Self-correcting quantum computers within reach?

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Quantum computers promise to reach speeds and efficiencies impossible for even the fastest supercomputers of today. Yet the technology hasn’t seen much scale-up and commercialization largely due to its inability to self-correct. Quantum computers, unlike classical ones, cannot correct errors by copying encoded data over and over. Scientists had to find another way.

Now, a new paper in Nature illustrates a Harvard quantum computing platform’s potential to solve the longstanding problem known as quantum error correction.

Leading the Harvard team is quantum optics expert Mikhail Lukin, the Joshua and Beth Friedman University Professor in physics and co-director of the Harvard Quantum Initiative. The work reported in Nature was a collaboration among Harvard, MIT, and Boston-based QuEra Computing. Also involved was the group of Markus Greiner, the George Vasmer Leverett Professor of Physics.

An effort spanning the last several years, the Harvard platform is built on an array of very cold, laser-trapped rubidium atoms. Each atom acts as a bit — or a “qubit” as it’s called in the quantum world — which can perform extremely fast calculations.

The team’s chief innovation is configuring their “neutral atom array” to be able to dynamically change its layout by moving and connecting atoms — this is called “entangling” in physics parlance — mid-computation. Operations that entangle pairs of atoms, called two-qubit logic gates, are units of computing power.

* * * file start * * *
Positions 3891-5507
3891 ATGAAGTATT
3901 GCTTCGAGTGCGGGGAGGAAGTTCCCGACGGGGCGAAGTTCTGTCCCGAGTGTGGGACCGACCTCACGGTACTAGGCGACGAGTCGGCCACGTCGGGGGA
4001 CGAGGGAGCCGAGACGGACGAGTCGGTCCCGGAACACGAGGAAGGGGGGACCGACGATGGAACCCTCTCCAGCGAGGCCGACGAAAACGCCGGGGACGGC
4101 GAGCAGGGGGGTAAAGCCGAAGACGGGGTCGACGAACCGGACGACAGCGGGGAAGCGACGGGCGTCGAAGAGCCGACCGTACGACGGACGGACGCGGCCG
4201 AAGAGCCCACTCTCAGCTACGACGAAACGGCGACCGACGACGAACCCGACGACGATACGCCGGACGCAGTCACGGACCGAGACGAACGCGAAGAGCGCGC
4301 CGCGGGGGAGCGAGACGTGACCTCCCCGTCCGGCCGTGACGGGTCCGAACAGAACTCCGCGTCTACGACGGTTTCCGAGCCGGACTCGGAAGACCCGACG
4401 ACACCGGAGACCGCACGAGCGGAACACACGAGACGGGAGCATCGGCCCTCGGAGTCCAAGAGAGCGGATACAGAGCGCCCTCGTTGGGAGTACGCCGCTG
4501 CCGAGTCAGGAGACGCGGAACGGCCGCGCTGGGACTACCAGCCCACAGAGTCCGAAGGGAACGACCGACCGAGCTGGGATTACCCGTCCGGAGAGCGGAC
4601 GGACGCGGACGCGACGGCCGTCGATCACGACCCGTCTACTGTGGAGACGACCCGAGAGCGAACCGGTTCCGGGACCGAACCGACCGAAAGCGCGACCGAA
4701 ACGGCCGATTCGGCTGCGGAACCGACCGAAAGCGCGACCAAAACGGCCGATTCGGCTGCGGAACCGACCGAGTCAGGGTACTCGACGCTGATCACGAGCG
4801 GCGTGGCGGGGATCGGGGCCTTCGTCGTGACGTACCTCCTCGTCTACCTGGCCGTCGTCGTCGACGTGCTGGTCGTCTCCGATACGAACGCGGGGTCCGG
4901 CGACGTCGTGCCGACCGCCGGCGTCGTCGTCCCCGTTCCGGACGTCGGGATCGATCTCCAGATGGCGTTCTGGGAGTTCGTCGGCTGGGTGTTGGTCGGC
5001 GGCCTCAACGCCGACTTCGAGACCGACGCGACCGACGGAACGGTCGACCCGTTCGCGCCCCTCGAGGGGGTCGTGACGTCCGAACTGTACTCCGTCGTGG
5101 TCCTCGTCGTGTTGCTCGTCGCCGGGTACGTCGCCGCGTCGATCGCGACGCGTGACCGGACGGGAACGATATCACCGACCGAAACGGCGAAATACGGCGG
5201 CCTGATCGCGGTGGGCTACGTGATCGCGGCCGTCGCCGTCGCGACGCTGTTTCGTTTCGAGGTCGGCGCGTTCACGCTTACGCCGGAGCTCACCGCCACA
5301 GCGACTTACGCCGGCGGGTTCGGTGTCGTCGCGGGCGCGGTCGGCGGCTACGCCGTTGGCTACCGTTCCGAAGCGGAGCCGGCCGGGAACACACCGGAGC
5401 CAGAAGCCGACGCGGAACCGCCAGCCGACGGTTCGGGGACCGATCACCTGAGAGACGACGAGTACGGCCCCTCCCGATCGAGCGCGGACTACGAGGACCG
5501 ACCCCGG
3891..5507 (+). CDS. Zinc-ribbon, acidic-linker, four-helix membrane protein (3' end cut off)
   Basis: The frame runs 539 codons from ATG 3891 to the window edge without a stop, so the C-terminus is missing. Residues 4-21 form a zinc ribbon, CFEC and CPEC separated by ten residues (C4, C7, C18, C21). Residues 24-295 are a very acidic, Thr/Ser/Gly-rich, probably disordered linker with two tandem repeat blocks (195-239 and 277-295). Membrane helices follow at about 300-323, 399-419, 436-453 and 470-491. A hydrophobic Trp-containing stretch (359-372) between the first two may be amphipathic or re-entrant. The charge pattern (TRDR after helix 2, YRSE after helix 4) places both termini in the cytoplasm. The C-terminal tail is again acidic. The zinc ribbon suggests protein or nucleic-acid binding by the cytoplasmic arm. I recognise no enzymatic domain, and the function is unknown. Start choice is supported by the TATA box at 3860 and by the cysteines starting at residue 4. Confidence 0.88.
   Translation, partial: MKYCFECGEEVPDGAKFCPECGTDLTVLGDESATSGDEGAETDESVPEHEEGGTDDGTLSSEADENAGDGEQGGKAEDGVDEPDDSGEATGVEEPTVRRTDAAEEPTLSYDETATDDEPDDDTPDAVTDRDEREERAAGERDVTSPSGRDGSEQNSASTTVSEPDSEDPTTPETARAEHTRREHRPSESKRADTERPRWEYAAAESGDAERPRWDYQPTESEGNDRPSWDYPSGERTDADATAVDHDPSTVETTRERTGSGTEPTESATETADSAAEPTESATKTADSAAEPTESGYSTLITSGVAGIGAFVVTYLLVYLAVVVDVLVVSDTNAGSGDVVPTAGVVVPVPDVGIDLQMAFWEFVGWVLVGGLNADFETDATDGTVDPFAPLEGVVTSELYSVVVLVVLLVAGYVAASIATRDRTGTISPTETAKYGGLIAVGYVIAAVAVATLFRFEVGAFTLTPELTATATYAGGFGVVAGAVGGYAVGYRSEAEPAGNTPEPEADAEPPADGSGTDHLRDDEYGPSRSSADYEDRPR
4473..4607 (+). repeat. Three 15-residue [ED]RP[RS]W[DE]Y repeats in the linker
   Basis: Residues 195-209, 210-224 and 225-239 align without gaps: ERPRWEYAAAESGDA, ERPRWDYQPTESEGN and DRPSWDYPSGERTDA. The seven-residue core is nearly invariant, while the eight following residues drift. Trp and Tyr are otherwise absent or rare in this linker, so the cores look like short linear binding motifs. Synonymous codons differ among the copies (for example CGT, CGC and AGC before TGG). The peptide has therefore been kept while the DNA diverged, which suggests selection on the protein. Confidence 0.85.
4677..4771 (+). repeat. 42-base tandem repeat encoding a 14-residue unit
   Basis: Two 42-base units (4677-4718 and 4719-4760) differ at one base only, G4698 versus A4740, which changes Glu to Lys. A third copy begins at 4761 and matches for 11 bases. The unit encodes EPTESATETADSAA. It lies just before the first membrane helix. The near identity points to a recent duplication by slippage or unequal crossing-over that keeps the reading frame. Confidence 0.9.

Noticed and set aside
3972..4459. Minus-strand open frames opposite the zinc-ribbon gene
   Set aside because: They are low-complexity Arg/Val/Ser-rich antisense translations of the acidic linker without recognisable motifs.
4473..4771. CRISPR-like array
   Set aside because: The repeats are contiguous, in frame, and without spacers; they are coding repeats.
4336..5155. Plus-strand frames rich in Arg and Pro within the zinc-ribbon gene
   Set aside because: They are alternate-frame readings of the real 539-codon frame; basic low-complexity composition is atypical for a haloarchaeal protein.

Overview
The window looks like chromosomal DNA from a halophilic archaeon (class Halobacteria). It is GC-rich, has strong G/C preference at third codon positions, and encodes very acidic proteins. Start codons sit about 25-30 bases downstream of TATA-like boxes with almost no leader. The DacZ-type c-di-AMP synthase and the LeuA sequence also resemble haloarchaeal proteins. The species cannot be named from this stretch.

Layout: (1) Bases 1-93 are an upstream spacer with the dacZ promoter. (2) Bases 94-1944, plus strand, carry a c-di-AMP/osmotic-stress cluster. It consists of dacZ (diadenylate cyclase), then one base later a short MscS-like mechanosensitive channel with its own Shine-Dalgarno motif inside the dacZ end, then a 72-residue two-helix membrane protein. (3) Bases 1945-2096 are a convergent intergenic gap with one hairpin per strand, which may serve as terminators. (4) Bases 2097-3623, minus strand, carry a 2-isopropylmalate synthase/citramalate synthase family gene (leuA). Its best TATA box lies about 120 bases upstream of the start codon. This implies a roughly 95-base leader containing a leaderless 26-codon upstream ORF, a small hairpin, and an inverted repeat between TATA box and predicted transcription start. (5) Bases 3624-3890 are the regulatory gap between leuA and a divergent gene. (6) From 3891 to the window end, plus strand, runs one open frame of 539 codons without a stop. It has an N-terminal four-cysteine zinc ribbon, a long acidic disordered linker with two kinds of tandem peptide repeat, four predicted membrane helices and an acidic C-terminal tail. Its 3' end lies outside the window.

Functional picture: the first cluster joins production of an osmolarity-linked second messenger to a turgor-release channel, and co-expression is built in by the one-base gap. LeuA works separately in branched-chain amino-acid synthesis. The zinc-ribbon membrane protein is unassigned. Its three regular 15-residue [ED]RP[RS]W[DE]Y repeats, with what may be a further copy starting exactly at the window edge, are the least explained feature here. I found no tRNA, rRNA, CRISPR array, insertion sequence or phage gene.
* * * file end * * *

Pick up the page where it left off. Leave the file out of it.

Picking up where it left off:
Running a complicated algorithm on a quantum computer requires many gates. However, these gate operations are notoriously error-prone, and a buildup of errors renders the algorithm useless.

In the new paper, the team reports near-flawless performance of its two-qubit entangling gates with extremely low error rates. For the first time, they demonstrated the ability to entangle atoms with error rates below 0.5 percent. In terms of operation quality, this puts their technology’s performance on par with other leading types of quantum computing platforms, like superconducting qubits and trapped-ion qubits.

However, Harvard’s approach has major advantages over these competitors due to its large system sizes, efficient qubit control, and ability to dynamically reconfigure the layout of atoms.

“We’ve established that this platform has low enough physical errors that you can actually envision large-scale, error-corrected devices based on neutral atoms,” said first author Simon Evered, a Harvard Griffin Graduate School of Arts and Sciences student in Lukin’s group. “Our error rates are low enough now that if we were to group atoms together into logical qubits — where information is stored non-locally among the constituent atoms — these quantum error-corrected logical qubits could have even lower errors than the individual atoms.”

The Harvard team’s advances are reported in the same issue of Nature as other innovations led by former Harvard graduate student Jeff Thompson, now at Princeton University, and former Harvard postdoctoral fellow Manuel Endres, now at California Institute of Technology. Taken together, these advances lay the groundwork for quantum error-corrected algorithms and large-scale quantum computing. All of this means quantum computing on neutral atom arrays is showing the full breadth of its promise.

“These contributions open the door for very special opportunities in scalable quantum computing and a truly exciting time for this entire field ahead,” Lukin said.

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